Science Diary: Grayling – Tagging

music; ambience moving water

“Today we’re going to be weighing and measuring and tagging the fish that we caught yesterday.”

Arctic Grayling are the only fish found in Alaska’s Kuparik River. Their populations can vary greatly from year to year, and scientists are trying to find out why. Welcome to Pulse of the Planet’s Science Diaries, a glimpse of the world of science from the inside.

“So these fish have already sat for twenty-four hours. And I’ll anesthetize them and then weigh them and measure them. And then, we’ll tag them if they don’t have a tag already. And then we’ll let them recover in these recovery buckets here. And then put them back into the stream.”

Heidi Golden is a research assistant to Linda Deegan at Alaska’s Toolik Lake Field Station. They’ve been monitoring the Arctic Grayling by tagging them. The tags are tiny capsules that are actually injected into the back of the fish. Once a fish has been tagged, its unique number can be read with a device that’s similar to a barcode scanner.

“These are pit tags. And each one is encoded with a special alphanumeric code. And this reader here [BEEP] will read the tag [BEEP] and give you the number off the tag. And the nice thing about these is that they’re completely within the fish; there’s nothing external to cause any kind of, you know, abrasions or anything on the fish itself, or a drag in the water. So it’s a very nice way to tag a fish.”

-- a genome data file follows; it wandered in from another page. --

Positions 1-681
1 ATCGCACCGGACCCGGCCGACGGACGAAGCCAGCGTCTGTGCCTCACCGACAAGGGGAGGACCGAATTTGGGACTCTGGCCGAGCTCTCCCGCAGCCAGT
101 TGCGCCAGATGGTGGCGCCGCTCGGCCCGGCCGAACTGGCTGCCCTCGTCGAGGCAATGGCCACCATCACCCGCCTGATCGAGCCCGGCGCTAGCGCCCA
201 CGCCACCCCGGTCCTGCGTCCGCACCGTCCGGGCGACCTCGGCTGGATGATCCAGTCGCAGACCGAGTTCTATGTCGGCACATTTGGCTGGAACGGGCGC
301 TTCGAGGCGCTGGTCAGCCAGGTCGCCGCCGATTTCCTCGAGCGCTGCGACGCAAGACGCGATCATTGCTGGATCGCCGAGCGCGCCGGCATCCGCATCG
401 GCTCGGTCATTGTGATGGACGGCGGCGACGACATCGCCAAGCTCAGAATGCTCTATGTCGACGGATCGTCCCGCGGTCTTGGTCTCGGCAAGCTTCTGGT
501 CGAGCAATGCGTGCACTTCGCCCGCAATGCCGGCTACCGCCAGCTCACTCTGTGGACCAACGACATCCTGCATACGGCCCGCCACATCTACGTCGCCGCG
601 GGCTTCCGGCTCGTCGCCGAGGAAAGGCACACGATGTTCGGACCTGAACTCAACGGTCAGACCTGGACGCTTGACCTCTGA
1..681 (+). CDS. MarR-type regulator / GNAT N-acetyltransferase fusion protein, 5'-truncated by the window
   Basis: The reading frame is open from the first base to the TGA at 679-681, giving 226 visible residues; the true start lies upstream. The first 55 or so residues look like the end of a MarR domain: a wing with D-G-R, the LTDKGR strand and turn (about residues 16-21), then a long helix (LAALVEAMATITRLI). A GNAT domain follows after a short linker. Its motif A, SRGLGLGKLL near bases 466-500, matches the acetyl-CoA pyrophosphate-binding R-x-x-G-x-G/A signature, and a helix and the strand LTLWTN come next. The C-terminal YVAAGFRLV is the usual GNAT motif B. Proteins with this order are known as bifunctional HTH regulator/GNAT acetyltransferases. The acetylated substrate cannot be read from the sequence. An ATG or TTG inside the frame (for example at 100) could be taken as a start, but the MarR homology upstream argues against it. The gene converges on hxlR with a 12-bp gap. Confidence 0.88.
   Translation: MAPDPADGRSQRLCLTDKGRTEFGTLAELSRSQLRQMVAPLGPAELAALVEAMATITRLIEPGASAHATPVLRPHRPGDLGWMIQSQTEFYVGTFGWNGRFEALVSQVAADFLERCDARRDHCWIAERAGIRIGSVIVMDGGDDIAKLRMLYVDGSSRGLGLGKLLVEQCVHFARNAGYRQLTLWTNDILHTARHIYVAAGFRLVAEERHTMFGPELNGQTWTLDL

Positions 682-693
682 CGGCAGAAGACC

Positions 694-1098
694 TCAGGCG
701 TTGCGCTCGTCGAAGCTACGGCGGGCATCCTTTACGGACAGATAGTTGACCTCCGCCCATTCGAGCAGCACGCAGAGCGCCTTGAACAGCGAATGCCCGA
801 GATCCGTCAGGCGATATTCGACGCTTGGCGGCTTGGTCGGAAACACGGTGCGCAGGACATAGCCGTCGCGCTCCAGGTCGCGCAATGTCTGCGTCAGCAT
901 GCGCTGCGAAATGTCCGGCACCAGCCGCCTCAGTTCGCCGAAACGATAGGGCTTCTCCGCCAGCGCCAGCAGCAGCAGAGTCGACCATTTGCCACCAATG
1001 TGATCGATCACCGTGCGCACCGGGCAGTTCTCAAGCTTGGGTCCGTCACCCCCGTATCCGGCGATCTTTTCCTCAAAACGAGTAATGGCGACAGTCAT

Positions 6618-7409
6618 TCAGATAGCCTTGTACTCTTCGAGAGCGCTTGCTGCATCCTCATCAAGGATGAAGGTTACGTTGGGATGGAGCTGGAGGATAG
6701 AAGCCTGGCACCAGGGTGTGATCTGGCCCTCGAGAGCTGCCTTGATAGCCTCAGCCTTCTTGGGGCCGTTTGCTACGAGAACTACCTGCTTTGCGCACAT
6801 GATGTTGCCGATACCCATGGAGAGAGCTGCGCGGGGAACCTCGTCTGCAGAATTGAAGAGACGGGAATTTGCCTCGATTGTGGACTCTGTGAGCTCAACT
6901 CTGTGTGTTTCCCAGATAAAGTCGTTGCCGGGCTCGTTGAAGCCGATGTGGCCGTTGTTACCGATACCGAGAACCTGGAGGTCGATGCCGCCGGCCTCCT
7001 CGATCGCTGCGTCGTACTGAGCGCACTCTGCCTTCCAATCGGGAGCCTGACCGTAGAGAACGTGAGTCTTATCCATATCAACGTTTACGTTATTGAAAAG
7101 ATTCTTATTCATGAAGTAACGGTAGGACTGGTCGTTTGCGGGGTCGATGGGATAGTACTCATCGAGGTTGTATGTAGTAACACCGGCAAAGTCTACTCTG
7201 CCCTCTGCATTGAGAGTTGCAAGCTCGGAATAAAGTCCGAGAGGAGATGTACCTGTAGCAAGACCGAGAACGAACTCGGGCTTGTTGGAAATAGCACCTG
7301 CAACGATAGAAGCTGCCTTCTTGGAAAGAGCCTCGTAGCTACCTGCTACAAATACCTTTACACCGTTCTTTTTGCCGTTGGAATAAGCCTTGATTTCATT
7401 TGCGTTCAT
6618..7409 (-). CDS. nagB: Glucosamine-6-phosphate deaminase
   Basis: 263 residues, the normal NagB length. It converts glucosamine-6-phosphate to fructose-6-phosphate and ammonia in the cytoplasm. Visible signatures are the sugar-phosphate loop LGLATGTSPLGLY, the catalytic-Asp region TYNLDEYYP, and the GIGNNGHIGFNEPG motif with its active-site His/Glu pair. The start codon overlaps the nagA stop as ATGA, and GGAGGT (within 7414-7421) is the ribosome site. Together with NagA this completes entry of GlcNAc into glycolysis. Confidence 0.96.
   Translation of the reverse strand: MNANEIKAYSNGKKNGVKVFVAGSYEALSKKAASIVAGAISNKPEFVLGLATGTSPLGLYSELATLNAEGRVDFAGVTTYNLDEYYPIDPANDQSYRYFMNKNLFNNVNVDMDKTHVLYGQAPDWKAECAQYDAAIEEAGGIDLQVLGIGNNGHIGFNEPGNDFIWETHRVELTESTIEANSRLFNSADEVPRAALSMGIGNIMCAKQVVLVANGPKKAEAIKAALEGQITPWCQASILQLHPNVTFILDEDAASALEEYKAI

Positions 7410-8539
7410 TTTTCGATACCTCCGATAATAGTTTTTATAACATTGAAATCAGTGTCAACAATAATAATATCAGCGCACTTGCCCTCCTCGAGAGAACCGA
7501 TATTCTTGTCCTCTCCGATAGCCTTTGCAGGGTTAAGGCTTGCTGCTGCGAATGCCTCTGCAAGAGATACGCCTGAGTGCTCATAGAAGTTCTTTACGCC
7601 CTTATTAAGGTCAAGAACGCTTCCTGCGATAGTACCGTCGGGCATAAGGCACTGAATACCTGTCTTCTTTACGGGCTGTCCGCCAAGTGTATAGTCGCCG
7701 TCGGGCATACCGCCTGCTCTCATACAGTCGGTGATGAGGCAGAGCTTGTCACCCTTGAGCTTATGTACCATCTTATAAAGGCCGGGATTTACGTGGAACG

Understanding the changing populations of the Arctic Grayling can give scientists clues of the effects of climate change on the Alaskan Tundra ecosystem.

Our thanks to the Marine Biological Laboratory in Woods Hole.

Pulse of the Planet’s Science Diaries are made possible by the National Science Foundation. I’m Jim Metzner.

music

Science Diary: Grayling - Tagging

The populations of Arctic Graylings can vary greatly from year to year, and researchers are monitoring them to find out why.
Air Date:06/24/2008
Scientist:
Transcript:

music; ambience moving water

"Today we're going to be weighing and measuring and tagging the fish that we caught yesterday."

Arctic Grayling are the only fish found in Alaska's Kuparik River. Their populations can vary greatly from year to year, and scientists are trying to find out why. Welcome to Pulse of the Planet's Science Diaries, a glimpse of the world of science from the inside.

"So these fish have already sat for twenty-four hours. And I'll anesthetize them and then weigh them and measure them. And then, we'll tag them if they don't have a tag already. And then we'll let them recover in these recovery buckets here. And then put them back into the stream."

Heidi Golden is a research assistant to Linda Deegan at Alaska's Toolik Lake Field Station. They've been monitoring the Arctic Grayling by tagging them. The tags are tiny capsules that are actually injected into the back of the fish. Once a fish has been tagged, its unique number can be read with a device that's similar to a barcode scanner.

"These are pit tags. And each one is encoded with a special alphanumeric code. And this reader here [BEEP] will read the tag [BEEP] and give you the number off the tag. And the nice thing about these is that they're completely within the fish; there's nothing external to cause any kind of, you know, abrasions or anything on the fish itself, or a drag in the water. So it's a very nice way to tag a fish."

Understanding the changing populations of the Arctic Grayling can give scientists clues of the effects of climate change on the Alaskan Tundra ecosystem.

Our thanks to the Marine Biological Laboratory in Woods Hole.

Pulse of the Planet's Science Diaries are made possible by the National Science Foundation. I'm Jim Metzner.

music